Meet Darcie Moore, ARMP Facilitator

How do faculty and staff become more effective mentors to their research trainees? One way is by participating in our Advancing Research Mentoring Practice (ARMP) training, which uses the evidence-based Entering Mentoring curriculum.

Facilitators like Darcie Moore make these trainings possible. All facilitators are experienced mentors who have completed our Entering Mentoring Facilitator Training—and each one brings a unique perspective to the role. We asked Dr. Moore about her background and experience as an ARMP facilitator.

Tell us about your role and the work you do at UW–Madison.
I am an associate professor in the Department of Neuroscience. My lab studies regeneration of the central nervous system. I mentor undergraduates, graduate students, postdoctoral fellows, and research interns in my lab.

Tell us a little about yourself.
I actually did not start as a scientist. I trained as a classical singer since 10 years old, and have a bachelor’s and masters in music from the Cleveland Institute of Music at Case Western Reserve. After performing professionally for a few years, I went back to school to obtain my masters in science at Colorado State in biomedical sciences, with a neurobiology emphasis. I obtained my PhD at the University of Miami in Miami, Florida, in the lab of Dr. Jeffrey Goldberg (now at Stanford) working on axon regeneration of the optic nerve. I did my postdoctoral fellowship with Prof. Dr. Sebastian Jessberger at ETH Zurich and the University of Zurich in Zurich in Switzerland before being recruited to UW–Madison as an assistant professor.

Outside of work, I still enjoy making music, singing and playing the piano. I enjoy dancing, hiking, reading, cross-country skiing, and visiting new places. My husband and I have a daughter (13) and son (10), as well as a miniature Australian shepherd (12). A fun fact about me is that I gentled and clicker-trained my wild mustang I adopted from the Bureau of Land Management.

How long have you been a mentor? How did you first get started?
Even beginning in my PhD, I had undergraduates that I mentored and trained. In my postdoc, I mentored and trained masters students.

How long have you been facilitating ARMP?
I started facilitating ARMP with Jyoti Watters in 2021.

Tell us about your mentoring successes.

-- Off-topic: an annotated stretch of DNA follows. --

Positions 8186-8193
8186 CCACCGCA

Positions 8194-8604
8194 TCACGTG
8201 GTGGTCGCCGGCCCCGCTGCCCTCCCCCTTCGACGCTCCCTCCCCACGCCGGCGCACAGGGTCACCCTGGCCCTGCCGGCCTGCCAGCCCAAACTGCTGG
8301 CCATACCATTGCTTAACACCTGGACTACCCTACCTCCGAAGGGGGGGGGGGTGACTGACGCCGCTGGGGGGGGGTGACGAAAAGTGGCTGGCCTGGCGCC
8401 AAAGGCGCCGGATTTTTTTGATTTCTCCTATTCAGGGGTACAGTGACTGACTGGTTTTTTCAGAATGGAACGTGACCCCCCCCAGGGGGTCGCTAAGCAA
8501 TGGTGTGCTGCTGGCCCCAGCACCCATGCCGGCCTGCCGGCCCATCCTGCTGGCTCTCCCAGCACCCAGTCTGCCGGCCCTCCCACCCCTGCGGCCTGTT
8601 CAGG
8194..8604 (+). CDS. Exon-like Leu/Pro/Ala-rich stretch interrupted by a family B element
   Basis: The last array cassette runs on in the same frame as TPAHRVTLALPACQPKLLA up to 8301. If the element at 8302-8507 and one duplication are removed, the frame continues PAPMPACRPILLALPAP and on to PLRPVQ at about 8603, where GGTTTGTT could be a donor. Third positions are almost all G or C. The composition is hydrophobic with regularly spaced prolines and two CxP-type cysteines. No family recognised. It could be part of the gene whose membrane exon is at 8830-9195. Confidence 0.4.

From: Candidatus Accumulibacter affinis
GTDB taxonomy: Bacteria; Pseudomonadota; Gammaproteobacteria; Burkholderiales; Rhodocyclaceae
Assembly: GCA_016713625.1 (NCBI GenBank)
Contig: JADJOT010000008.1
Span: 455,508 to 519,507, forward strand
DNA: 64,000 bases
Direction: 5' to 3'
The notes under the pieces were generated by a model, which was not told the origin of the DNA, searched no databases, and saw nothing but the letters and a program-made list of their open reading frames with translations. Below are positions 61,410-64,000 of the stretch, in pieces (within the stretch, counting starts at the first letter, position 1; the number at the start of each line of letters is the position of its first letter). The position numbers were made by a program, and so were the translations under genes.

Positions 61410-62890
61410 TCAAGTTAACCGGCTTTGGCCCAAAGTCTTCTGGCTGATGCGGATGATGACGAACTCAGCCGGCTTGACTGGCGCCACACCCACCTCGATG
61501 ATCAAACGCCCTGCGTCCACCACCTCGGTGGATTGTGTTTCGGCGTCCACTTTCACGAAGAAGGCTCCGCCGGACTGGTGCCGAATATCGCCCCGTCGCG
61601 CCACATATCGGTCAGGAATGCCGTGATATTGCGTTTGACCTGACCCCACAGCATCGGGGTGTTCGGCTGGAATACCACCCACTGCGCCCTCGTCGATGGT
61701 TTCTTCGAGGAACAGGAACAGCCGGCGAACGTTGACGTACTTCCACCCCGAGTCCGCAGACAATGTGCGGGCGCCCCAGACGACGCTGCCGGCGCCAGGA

Seeing my mentees go on to pursue their dreams successfully is my measure for mentoring success.

How do you apply the skills and knowledge from ARMP into your mentoring practice?
I generally apply many aspects of ARMP to my mentoring, such as using a compact, for example. However, I feel like it is particularly in my individual interactions with my mentees where I can really use and apply my skills from ARMP.

What do you enjoy most about facilitating ARMP?
Every time I facilitate ARMP, I get to review and remind myself of different aspects of mentoring to consider. I feel like I take something back to my lab with me from discussions with each cohort. I enjoy how each group we work with has its own dynamic and areas where discussion naturally occurs.

What do you consider to be the biggest benefits of participating in ARMP?
I specifically perform facilitations for new assistant professors, because I feel like this is the time where you are starting to think about how you want to set up your lab and establish the routines and guidelines for how your lab will work over the years. I think for the new faculty coming in, having someone help create a structure at the beginning is a great benefit.

I also think hearing other people’s struggles with or questions about different mentor/mentee relationships makes faculty feel like they are part of a community. One is never “done” with ARMP, and so having a network to discuss new challenges removes some of the intimidation of running a lab.


Learn more about ARMP and how you can get involved.